Vivian Williams: Right now there are close to five million people in America suffering from heart failure. Many of those people would benefit from a heart transplant, but because most of them are over age 65, they are often not eligible for that life-saving operation. But now doctors at Mayo Clinic are studying a device that is not only keeping people with heart failure alive longer but it is also giving them a better quality of life.
After 76 years of music, end-stage heart failure had silenced Verna Schrombeck's piano.
Verna Schrombeck: I could not sit at the piano. I was not healthy enough. I wasn't strong enough and my fingers would not function. I was just in a very, very serious condition.
Vivian Williams: But Verna is back at the keyboard thanks to a device implanted at Mayo Clinic. It's called a ventricular assist device or VAD.
Margaret Redfield, M.D. — Mayo Clinic cardiology: The VAD therapies are for people who have an enlarged heart that doesn't contract well. It doesn't squeeze and pump the blood to the rest of the body.
Vivian Williams: Cardiologist Margaret Redfield teamed up with surgeon Soon John Park.
Soon John Park, M.D. — Mayo Clinic surgeon: It is a heart assisting pump.
Vivian Williams: During open heart surgery, Dr. Park implanted the device near Verna's heart. It is connected to the heart's main pumping chamber in the left ventricle and to the main artery carrying blood out to the body. A small wire extends outside of her body and hooks to an external battery pack. When turned on, the pump takes over much of her heart's work and delivers a continuous flow of blood to her body.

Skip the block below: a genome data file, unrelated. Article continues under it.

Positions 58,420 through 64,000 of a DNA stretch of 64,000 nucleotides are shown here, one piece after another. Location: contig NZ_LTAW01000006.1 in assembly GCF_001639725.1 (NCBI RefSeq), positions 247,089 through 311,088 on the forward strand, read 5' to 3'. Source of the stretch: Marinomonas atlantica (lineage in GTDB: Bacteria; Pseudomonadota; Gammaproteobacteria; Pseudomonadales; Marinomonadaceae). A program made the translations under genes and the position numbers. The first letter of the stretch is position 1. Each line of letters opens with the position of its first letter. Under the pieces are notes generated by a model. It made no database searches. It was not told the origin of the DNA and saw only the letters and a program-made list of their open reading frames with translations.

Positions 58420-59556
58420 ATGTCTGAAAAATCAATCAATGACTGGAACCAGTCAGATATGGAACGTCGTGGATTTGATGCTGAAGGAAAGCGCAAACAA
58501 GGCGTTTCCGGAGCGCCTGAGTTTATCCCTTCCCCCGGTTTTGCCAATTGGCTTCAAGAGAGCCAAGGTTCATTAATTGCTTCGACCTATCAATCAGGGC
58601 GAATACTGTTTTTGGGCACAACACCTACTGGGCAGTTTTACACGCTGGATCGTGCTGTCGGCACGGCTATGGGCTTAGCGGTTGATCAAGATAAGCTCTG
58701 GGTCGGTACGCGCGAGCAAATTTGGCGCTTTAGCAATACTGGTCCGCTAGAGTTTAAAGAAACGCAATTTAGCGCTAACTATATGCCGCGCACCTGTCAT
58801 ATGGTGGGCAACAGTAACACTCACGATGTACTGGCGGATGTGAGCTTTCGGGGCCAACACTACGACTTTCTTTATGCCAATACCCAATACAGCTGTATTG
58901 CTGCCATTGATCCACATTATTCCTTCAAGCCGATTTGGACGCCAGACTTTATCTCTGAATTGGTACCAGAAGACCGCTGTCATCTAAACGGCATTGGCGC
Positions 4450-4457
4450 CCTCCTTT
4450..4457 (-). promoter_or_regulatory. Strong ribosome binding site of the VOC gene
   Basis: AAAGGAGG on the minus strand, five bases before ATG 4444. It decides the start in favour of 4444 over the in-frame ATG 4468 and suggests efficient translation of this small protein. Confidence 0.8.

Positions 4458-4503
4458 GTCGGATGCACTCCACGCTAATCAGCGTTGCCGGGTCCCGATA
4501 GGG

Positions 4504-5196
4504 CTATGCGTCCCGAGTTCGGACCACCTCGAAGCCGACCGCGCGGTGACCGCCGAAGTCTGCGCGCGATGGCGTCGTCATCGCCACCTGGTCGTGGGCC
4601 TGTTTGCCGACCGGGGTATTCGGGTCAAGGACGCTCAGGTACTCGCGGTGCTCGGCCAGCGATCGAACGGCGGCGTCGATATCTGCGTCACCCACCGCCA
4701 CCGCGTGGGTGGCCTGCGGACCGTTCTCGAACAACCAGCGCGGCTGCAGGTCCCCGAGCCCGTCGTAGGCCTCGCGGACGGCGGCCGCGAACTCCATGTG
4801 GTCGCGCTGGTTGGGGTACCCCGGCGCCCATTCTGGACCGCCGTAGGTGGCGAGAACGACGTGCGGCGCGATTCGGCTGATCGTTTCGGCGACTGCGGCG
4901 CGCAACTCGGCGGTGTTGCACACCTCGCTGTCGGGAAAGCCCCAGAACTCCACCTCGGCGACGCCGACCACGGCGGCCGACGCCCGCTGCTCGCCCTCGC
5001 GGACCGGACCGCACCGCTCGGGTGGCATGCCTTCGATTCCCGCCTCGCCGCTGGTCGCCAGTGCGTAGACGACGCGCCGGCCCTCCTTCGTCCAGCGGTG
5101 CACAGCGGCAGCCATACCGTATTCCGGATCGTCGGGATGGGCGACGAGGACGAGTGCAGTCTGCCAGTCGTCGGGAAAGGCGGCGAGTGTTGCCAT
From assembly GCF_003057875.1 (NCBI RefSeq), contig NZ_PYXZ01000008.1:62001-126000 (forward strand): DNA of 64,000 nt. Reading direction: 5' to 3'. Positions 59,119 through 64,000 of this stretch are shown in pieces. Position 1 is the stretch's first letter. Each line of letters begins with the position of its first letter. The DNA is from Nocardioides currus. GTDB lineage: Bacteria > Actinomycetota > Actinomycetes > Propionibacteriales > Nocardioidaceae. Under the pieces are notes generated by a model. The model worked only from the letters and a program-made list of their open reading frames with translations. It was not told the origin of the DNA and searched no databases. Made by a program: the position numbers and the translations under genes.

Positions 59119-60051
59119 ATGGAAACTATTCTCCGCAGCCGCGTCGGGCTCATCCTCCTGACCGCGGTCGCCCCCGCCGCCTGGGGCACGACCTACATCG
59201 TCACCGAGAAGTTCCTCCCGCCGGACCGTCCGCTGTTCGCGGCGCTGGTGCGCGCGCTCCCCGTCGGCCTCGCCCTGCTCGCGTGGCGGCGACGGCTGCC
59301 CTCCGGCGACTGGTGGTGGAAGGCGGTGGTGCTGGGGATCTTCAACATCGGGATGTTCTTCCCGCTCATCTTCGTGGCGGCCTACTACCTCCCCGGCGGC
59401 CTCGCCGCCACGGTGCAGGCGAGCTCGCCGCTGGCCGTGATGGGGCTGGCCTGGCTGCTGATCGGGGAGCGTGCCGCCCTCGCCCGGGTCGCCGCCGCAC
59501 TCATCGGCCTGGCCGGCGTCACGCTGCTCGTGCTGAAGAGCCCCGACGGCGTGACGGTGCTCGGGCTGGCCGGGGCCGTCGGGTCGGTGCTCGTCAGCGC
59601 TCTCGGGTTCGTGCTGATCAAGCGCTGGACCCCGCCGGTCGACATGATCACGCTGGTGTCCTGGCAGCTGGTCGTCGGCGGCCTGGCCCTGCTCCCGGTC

Soon John Park, M.D.: It could effectively replace most of heart function in people who are suffering from failing heart.
Verna Schrombeck: I feel almost so normal that I want to get up and do things without remembering that I'm carrying this LVAD equipment with me.
Vivian Williams: But Verna says carrying the battery pack, which she changes every five hours or so, is a small price to pay for life and music.
VAD therapy used to be used to keep people alive while they wait for a transplant. Now, it is being studied for use in people like Verna as lifelong therapy. Dr. Park says the technology is relatively new so they don't have long term results but there have been people on the device for seven and a half years.
For Medical Edge, I'm Vivian Williams.